But New Jersey lost at least 14 points because the teachers’ union, the New Jersey Education Association, refused to endorse the application; the added points from the union’s endorsement would have put the state into fourth or fifth place.
The union had agreed in late May to a draft agreement negotiated by Mr. Schundler, signing on to almost every change called for by the governor, including paying teachers based partly on their students’ performance. There was one major exception, Mr. Schundler said: The union would not endorse giving up the principle that when tenured teachers were laid off, it had to be in reverse order of seniority. Mr. Schundler said that that was not a major issue, because such layoffs were rare, and the governor could pursue the change whether or not it was included in the application.
The news release announcing the deal with the union intentionally avoided claiming victory for the governor, Mr. Schundler testified, so that the union could more easily sell the plan to its members. But the next morning, he said, the governor called him, irate because a talk-radio host, Jim Gearhart on WKXW, “was saying he caved in to the union.”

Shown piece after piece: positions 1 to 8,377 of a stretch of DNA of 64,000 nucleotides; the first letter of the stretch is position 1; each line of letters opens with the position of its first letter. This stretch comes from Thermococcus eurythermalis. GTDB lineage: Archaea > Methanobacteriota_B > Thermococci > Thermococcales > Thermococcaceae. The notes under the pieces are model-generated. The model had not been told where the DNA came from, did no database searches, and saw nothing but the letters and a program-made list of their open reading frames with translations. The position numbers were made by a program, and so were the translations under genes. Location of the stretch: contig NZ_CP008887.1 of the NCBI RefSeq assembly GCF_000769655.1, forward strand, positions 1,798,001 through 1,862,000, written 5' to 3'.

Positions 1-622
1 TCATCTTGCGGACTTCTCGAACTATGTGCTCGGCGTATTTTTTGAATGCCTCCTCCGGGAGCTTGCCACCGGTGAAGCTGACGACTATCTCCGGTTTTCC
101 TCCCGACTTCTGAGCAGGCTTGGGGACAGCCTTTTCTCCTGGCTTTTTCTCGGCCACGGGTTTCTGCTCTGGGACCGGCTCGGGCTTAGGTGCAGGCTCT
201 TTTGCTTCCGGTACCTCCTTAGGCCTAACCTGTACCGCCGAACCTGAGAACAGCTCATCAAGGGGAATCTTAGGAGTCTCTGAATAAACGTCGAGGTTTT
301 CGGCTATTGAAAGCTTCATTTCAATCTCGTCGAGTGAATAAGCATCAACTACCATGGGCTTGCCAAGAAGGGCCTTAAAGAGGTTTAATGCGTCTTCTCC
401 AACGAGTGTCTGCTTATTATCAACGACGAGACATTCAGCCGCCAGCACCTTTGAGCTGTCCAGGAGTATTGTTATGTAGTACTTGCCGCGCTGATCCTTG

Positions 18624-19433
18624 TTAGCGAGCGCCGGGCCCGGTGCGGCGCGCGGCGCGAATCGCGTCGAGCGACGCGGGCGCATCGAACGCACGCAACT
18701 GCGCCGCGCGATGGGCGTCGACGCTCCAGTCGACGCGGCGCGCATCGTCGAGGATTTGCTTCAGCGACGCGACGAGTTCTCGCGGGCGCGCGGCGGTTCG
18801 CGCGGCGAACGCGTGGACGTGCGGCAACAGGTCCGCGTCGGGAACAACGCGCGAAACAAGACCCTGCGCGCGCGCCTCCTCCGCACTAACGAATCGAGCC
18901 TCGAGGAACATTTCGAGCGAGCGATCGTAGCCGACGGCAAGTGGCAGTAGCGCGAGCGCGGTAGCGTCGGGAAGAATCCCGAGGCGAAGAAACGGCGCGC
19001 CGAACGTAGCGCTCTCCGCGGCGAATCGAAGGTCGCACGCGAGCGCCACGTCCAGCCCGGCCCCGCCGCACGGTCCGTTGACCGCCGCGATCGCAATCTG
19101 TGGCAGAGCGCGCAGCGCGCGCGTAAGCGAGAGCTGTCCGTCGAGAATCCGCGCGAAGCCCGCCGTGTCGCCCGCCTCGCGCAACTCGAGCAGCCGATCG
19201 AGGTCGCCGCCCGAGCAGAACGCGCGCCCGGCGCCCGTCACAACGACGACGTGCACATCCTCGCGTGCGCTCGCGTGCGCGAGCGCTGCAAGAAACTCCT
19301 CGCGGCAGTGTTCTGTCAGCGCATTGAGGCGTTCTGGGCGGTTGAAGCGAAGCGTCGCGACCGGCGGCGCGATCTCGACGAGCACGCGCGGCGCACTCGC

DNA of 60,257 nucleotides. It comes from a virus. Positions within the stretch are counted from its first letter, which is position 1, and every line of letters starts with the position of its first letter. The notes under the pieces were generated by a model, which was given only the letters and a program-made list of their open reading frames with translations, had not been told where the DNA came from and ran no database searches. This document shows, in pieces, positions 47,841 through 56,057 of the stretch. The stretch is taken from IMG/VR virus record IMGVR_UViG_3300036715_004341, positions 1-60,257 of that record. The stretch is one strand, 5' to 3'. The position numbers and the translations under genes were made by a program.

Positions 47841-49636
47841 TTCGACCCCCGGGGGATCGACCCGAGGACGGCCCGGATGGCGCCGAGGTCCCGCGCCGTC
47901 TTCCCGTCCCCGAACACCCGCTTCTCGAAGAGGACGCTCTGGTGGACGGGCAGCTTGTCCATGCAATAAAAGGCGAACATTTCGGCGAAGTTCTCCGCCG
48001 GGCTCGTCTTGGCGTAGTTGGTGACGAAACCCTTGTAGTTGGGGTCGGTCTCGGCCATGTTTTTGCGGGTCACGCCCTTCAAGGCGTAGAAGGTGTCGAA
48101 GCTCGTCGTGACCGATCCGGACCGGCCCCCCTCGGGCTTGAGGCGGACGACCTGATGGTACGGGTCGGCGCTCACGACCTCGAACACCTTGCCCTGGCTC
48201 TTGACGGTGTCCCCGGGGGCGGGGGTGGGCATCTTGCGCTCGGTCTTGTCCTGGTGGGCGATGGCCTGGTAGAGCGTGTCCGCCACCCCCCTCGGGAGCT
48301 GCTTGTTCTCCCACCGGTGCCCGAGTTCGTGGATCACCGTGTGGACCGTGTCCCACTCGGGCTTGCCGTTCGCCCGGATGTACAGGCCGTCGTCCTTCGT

And this from a guy who claimed, in essence, that he could win the 2012 presidential election here (the gall of this man truly takes your breath away).
Incidentally, the “Johnny Friendly” reference pertains to the legendary Hollywood film “On The Waterfront,” made in 1954 and starring Marlon Brando, Eva Marie Saint, Lee J. Cobb, Karl Malden and Rod Steiger (Brando won his first Oscar for the role of dockworker and washed-up fighter Terry Malloy). Basically, the author of the Journal piece is trying to compare the NJ teachers union to Friendly, the character played by Cobb, who indeed was a “selfish, bullying union chief.”
Friendly, in the movie, was also behind the death of a would-be informant who was crushed by a case of whiskey in a dock “accident,” as well as the murder of Malloy’s brother, who was left to hang on a hook in a back alley as a message to Malloy about testifying against Friendly (which Terry eventually does).
That’s the kind of association we’re supposed to make with teaching professionals according to the author, as people no better than murdering thugs.
All class, Nooners.